Call it a pillar or a cornerstone, freedom of expression is at the core of democracy. But it has always been a delicate issue, up for debate. Writers, poets, cartoonists, filmmakers and even rock bands have, for years, rubbed governments, religious groups and others the wrong way. But when does this unrestrained freedom grow so vast that it engulfs the overall serenity and sensibility of our society?

Back in September, when the Middle East crisis seemed like it was losing gas, a 14-minute trailer of an outrageous film posted on YouTube sent shockwaves across the world. Cheekily titled, ‘Innocence of Muslims’, it provoked millions of people in the world, and the already fragile governments in the ‘Arab Spring’ nations became further unsteady as a direct result of one man’s act.

Freedom of expression puts great power in the hands of people. Such power also calls for a degree of self-control. It is a voice for something in society that needs attention. But if it’s only hate-mongering, hate is what you’ll create and hate is what you’ll get. We have to be tolerant towards other people’s beliefs and sensibilities.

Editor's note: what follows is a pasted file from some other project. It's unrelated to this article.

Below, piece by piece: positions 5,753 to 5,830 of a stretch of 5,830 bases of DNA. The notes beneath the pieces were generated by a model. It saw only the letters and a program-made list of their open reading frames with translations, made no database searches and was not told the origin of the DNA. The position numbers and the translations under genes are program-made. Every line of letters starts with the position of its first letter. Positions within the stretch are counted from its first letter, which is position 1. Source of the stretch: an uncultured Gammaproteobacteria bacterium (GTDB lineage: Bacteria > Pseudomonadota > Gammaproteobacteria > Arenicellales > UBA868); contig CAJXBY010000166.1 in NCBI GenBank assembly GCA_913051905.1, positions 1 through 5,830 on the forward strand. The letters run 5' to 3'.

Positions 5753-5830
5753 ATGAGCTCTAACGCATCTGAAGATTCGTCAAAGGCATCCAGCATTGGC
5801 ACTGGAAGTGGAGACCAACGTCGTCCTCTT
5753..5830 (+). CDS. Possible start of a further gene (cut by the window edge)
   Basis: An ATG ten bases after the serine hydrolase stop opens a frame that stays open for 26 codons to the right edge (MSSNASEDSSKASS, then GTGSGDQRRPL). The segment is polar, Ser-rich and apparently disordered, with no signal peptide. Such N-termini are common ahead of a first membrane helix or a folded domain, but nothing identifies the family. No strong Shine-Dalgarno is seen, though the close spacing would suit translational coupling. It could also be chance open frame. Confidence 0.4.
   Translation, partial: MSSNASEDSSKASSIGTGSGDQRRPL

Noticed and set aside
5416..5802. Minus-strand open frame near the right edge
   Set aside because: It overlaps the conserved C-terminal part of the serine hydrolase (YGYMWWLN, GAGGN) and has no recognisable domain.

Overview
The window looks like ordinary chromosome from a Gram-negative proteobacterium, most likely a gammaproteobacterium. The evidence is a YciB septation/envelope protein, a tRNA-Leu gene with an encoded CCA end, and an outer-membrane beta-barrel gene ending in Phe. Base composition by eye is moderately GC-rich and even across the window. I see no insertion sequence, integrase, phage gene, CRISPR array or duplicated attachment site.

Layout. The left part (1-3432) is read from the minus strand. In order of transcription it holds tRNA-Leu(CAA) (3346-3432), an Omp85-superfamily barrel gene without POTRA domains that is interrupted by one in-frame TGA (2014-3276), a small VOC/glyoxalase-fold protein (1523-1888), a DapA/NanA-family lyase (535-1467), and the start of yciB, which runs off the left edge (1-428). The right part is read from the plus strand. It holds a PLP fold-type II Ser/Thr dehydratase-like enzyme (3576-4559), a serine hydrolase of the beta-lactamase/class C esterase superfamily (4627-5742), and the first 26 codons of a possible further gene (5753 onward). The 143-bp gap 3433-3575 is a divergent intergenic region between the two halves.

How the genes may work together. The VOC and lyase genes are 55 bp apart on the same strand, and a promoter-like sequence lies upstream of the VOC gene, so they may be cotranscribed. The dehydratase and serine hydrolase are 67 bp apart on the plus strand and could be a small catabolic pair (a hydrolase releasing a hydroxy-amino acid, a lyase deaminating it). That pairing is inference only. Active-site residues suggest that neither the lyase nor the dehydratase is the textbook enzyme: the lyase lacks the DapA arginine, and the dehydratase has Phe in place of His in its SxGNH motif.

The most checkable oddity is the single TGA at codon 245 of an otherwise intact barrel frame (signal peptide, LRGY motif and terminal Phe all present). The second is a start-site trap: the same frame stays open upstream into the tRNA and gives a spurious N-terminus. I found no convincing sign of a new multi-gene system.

We mustn’t force our personal viewpoints. The advent of internet and technology is such that a certain amount of regulation is a must for the betterment of society.

Freedom of speech can be used for good rather than for pointing fingers. Culture and religion can be used either as a cover to disagree with other people or to understand them better. Different cultures have different values and traditions. What needs to be understood is, if everyone thinks, behaves and talks the same, the world will become too homogenous for its own good.

(Suraj is studying at the Asian College of Journalism, Chennai.)

(This article was published on December 5, 2012)
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